Purpose of the review: Noninvasive respiratory support for neonates is growing in popularity as clinicians increasingly recognize the dangers of prolonged invasive ventilation. The purpose of this review is to critically evaluate the existing evidence for safety and efficacy of these modes of respiratory support in neonates.
Recent findings: In recent years, multiple randomized controlled trials (RCTs) have evaluated several modes of noninvasive support, most importantly nasal intermittent positive pressure ventilation and high flow nasal cannulae, in comparison to the standard therapy of continuous positive airway pressure (CPAP). The three largest RCTs were recently published in 2013. One demonstrated no difference in death or survival with bronchopulmonary dysplasia between nasal intermittent positive pressure ventilation and CPAP, both when used as primary support and as postextubation support. Two others demonstrated that high flow nasal cannulae are noninferior to or no better than CPAP when used to support preterm infants after extubation. These trials showed no serious safety concerns with current modalities.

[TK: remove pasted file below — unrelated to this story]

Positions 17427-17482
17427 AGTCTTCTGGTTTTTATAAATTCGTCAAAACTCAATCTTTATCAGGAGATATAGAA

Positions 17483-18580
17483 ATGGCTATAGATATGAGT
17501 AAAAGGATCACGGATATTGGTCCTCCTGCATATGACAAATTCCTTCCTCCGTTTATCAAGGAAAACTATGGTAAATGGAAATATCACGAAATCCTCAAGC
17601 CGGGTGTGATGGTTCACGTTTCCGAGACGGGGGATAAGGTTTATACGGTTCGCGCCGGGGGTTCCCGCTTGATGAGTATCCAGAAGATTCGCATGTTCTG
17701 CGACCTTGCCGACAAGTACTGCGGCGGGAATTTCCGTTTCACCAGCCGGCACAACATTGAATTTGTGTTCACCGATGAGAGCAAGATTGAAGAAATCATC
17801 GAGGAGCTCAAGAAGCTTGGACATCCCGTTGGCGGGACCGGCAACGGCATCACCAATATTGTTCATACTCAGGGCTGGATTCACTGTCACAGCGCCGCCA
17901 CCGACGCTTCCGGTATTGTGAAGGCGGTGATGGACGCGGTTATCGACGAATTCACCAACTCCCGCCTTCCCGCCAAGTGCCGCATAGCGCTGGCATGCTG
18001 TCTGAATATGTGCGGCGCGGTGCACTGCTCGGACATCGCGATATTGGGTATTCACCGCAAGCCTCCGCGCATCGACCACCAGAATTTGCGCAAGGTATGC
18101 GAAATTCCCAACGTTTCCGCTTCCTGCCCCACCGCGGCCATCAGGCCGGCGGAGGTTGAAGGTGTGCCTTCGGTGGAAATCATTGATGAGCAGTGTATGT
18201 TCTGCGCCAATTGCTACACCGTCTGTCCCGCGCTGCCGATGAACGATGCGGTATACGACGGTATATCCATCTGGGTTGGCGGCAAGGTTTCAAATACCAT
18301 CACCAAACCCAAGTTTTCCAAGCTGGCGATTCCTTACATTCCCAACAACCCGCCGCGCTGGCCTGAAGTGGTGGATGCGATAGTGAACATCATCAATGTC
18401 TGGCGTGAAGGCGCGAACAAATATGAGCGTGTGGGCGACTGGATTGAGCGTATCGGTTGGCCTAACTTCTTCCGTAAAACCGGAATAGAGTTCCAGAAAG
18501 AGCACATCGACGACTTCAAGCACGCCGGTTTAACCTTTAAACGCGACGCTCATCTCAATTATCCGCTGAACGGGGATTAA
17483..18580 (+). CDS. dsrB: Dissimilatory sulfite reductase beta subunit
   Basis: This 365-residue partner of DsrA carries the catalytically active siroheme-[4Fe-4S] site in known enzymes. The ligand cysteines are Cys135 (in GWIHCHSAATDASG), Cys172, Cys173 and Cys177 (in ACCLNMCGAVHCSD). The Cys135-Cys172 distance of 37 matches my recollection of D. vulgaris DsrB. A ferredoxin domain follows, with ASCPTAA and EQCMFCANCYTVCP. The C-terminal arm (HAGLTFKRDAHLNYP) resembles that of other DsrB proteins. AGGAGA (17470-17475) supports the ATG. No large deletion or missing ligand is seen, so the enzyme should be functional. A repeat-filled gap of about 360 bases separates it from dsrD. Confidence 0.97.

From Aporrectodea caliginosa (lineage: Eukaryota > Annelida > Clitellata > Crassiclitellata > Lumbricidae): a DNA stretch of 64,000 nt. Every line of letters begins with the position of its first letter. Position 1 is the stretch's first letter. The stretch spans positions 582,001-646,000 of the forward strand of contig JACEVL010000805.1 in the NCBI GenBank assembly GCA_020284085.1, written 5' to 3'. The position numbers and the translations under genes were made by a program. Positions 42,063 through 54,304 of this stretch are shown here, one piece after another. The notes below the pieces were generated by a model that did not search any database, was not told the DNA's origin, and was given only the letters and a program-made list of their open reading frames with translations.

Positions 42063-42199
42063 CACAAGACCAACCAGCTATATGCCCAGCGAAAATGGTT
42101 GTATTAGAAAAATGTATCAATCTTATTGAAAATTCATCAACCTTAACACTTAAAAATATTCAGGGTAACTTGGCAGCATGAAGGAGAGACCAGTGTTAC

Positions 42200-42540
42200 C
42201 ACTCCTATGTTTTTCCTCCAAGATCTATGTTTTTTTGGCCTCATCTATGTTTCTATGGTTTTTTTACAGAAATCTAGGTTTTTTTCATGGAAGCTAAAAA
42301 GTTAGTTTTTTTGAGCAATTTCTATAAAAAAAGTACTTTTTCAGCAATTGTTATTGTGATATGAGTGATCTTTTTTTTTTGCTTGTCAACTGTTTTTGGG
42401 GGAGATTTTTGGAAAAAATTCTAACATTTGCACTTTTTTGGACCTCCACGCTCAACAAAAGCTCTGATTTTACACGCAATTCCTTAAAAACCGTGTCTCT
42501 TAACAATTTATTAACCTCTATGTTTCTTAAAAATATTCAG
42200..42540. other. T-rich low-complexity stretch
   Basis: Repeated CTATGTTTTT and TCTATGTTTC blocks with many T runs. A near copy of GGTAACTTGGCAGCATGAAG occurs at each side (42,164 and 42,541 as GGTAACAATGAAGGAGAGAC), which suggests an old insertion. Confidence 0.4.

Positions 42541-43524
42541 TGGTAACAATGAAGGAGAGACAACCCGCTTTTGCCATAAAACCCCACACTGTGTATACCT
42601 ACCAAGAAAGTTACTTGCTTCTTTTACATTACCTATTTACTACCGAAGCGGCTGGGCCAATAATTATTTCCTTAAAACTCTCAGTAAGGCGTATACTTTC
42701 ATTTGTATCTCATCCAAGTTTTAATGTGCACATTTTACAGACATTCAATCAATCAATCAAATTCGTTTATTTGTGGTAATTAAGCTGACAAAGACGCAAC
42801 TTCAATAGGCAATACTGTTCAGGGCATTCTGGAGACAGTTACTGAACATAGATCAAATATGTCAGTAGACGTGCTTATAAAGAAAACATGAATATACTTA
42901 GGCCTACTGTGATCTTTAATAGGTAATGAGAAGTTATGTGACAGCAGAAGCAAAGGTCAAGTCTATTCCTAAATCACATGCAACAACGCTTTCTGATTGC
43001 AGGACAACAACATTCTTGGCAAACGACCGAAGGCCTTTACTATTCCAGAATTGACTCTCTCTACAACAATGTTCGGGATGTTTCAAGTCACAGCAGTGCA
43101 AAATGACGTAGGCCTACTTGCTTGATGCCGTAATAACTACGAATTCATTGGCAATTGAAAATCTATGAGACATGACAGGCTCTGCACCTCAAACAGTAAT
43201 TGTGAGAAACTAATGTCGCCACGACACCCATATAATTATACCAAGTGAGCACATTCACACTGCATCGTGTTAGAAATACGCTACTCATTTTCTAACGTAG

Summary: The optimal forms of noninvasive respiratory support for neonates remain to be determined. Continued evaluation of these technologies with large, well-designed RCTs is warranted.